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Coachella 2013: Superlatives And Slideshows

Lilian Min |
April 22, 2013 | 8:23 a.m. PDT

Music Editor

Coachella 2013 has come and gone, but the memories of this year's festivities will live on forever, or something like that.

This year, NT's Music Editor had the chance to check out and shoot some of the festival's acts during Weekend Two. Here are her set superlatives for the weekend:


Least violent crowd atmosphere: Of Monsters And Men

If there's anything any festival goer is familiar with, it's the feeling of a sharp jab from a stranger's elbow, or the rough swell of the crowd falling on top of you. These are just things that happen at shows, and the lack of physical pushes and shoves can sometimes be a signal that the performer really isn't bringing it.

That so wasn't the case with Of Monsters And Men's Friday afternoon set. There were plenty of people at the festival already wearing flower crowns, but if that hadn't been the case (and if the festival grounds weren't all dust and scrappy grass), there would've been a ton of people sitting on the lawn of the Outdoor stage braiding and weaving flowers into each other's hair. That's not to say there wasn't a lot of twee dancing from the OMAM crowd, but that it was all very chill and like, friendly, you know?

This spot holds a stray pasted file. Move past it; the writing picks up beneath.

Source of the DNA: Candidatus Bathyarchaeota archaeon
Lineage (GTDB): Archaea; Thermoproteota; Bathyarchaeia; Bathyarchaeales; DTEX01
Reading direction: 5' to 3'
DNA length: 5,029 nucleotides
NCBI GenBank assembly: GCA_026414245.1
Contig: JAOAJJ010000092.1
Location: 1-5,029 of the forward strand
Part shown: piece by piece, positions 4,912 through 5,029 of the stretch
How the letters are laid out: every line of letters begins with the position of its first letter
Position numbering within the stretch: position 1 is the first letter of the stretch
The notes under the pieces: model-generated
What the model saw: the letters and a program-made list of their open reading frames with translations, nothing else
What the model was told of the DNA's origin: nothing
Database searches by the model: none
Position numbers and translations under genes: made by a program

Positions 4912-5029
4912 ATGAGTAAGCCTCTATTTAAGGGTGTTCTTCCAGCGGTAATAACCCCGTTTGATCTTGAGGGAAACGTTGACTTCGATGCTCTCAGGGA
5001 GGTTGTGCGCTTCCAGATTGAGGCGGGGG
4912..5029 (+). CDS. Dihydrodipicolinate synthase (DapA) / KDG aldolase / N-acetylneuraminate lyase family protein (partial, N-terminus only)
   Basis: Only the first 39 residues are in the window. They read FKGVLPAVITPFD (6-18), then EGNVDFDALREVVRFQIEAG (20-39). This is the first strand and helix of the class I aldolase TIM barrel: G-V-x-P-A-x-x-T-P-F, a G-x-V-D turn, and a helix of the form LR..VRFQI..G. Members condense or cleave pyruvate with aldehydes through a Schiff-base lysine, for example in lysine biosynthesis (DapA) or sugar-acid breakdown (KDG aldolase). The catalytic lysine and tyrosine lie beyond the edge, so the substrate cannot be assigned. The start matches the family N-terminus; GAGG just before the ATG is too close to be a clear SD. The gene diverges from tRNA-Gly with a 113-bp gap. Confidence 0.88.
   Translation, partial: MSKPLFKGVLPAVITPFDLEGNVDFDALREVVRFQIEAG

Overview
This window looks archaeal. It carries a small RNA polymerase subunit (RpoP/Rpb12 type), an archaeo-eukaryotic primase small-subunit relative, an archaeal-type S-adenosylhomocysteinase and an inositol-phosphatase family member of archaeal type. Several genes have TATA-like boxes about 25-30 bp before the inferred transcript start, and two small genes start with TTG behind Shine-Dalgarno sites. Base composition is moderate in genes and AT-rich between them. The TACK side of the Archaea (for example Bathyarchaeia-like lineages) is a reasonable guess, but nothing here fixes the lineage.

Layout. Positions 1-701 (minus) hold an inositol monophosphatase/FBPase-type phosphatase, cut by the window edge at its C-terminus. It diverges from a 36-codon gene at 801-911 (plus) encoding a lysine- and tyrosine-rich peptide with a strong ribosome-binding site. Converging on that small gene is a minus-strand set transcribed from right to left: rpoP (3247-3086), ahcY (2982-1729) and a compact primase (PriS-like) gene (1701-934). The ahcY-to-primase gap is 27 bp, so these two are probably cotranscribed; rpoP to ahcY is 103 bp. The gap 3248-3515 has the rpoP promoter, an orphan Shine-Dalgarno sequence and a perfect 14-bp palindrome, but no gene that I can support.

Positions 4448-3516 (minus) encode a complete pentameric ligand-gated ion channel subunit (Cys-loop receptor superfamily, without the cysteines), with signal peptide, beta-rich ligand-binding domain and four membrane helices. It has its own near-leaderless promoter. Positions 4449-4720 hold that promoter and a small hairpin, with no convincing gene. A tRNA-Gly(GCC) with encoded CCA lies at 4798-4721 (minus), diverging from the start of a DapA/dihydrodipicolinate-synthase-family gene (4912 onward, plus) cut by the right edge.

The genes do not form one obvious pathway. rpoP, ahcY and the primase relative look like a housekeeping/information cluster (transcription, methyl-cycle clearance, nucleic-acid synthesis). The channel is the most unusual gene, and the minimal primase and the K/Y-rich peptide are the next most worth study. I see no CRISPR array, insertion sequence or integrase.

Most expected but still kind of unexpected? guest: Danny Brown at Purity Ring

Sure, they've collaborated on a track together, but no one in the crowd was actually expecting Brown to make an appearance at Purity Ring's bewitching Friday evening set. But once he walked onto the stage, smiled his signature (?) gap-toothed grin, and launched into his rap verses, any listeners in the crowd unfamiliar with this artistic pairing were sure to have been sold on his presence.

On an unrelated note, Purity Ring vocalist Megan James looks a lot like a goth Mae Whitman (to quote a phrase used in relation to her character in "Arrested Development": "Her?"). She and Brown looked as thick as thieves as they stood towering over the crowd, framed by beams of colored light and little egg-like lanterns.